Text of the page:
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The Return

The Return
signed and dated 'Alfred DeDreux/ 1859' (lower left)
oil on canvas
64 1/4 x 51 in. (163.2 x 131.3 cm.)
The Property of the Trustees of the Knole Second Fund Trust.
Their sale; Christie's, London, 20 May 2005, lot 62, where acquired by the present owner.
M-C. Renauld, l'univers d'Alfred De Dreux 1810-1860, suivi du catalogue raisonné, Arles, 2008, p. 47, no. 193, illustrated, p 212.
Paris, Salon, 1859, no. 792, as 'Le retour'.
Special notice

Following the auction, this lot will be stored at Crozier Park Royal and will be available for collection from 12.00pm on the second business day after the sale. Please call Christie’s Client Service 24 hours in advance to book a collection time at Crozier Park Royal. All collections from Crozier Park Royal will be by pre-booked appointment only. Tel: +44 (0)20 7839 9060 I Email:

Brought to you by

Adrian Hume-Sayer
Adrian Hume-Sayer Director, Specialist

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Lot Essay

Exhibited at the Paris Salon of 1859, de Dreux's The Death and The Return are two of the artist's most important later works (they were the last pictures he would exhibit at the Salon before his death the following year) both of which are included in this illustrious sale as successive lots (140 and 141). Killed in a duel over payment for a portrait of the Emperor Napoleon III, de Dreux's dramatic death ended an artistic career in its prime. Fêted for his equestrian portraits characterised by their luminous colour and bold modelling, he had already been awarded medals for works exhibited at the Paris Salons of 1834, 1844 and 1848, and the Légion d'honneur in 1857.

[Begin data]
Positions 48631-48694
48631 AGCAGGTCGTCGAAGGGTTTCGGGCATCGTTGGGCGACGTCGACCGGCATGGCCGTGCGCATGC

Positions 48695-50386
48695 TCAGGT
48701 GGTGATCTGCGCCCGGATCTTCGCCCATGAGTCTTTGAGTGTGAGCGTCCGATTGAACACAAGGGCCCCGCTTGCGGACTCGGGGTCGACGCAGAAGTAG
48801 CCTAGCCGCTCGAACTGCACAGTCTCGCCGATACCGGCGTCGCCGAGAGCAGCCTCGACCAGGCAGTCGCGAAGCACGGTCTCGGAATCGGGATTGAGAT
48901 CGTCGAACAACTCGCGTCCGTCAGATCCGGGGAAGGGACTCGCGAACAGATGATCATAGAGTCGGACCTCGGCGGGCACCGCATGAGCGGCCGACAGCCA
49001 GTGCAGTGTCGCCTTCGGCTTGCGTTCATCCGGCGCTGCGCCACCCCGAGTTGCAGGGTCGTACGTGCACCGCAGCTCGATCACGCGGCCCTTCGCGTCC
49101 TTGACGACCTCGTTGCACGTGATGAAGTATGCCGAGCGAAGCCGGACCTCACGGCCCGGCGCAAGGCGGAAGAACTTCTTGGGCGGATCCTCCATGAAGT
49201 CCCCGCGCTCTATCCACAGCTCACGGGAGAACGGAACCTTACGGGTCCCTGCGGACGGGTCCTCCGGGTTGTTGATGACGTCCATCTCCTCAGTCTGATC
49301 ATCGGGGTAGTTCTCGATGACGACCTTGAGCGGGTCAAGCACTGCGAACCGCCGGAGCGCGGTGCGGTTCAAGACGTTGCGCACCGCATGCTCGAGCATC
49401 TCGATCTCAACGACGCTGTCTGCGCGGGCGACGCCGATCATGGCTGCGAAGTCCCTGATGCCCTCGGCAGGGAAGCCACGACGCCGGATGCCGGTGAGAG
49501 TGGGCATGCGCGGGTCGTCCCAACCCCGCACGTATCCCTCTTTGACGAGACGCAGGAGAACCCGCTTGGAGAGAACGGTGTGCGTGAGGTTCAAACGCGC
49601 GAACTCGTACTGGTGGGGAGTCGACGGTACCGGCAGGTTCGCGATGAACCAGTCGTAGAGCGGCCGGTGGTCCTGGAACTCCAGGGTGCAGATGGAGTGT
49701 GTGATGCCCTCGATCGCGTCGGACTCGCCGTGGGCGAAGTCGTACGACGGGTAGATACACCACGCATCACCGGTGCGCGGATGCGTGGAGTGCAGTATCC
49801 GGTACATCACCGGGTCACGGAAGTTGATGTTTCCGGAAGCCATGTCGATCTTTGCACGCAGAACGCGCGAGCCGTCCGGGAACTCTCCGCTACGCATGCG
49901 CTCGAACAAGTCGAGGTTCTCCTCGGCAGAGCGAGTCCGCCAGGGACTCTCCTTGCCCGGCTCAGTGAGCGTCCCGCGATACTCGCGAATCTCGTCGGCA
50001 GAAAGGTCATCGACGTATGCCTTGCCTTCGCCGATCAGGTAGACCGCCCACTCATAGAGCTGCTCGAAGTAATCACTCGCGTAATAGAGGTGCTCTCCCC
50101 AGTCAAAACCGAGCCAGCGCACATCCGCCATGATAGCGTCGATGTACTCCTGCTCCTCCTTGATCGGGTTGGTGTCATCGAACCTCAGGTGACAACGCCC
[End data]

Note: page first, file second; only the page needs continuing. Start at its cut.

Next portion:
De Dreux was born in Paris in 1810, the son of the architect Pierre-Anne de Dreux. His interest in art was fostered from an early age by his uncle, the artist Dedreux-Dorcy, a close friend of the painter Gericault, whose choice of subjects, notably horses, were to have a lasting influence on the young artist. During the 1820s he studied under Léon Cogniet, and his equestrian portrait of The White Stallion, exhibited at the Paris Salon in 1831, revealed the strong influence of Stubbs on his work, recalling in particular Stubbs's Horse attacked by a Lion (1770).

From the mid-1840s de Dreux travelled frequently to England where he particularly admired the work of Landseer. In 1848 he crossed the channel with his most influential patron, Louis-Philippe, the Duc d'Orléans. It is likely that de Dreux was brought to the attention of Queen Victoria through Louis-Philippe at this time, painting a portrait of the pair riding in Windsor Park. In turn, the Queen commissioned several works from the artist.

De Dreux passionately enjoyed participating in, as well as painting, equestrian activities. The Death and The Return are exceptionally well painted, and can be regarded as particularly fine examples of the culmination of his artistic career.

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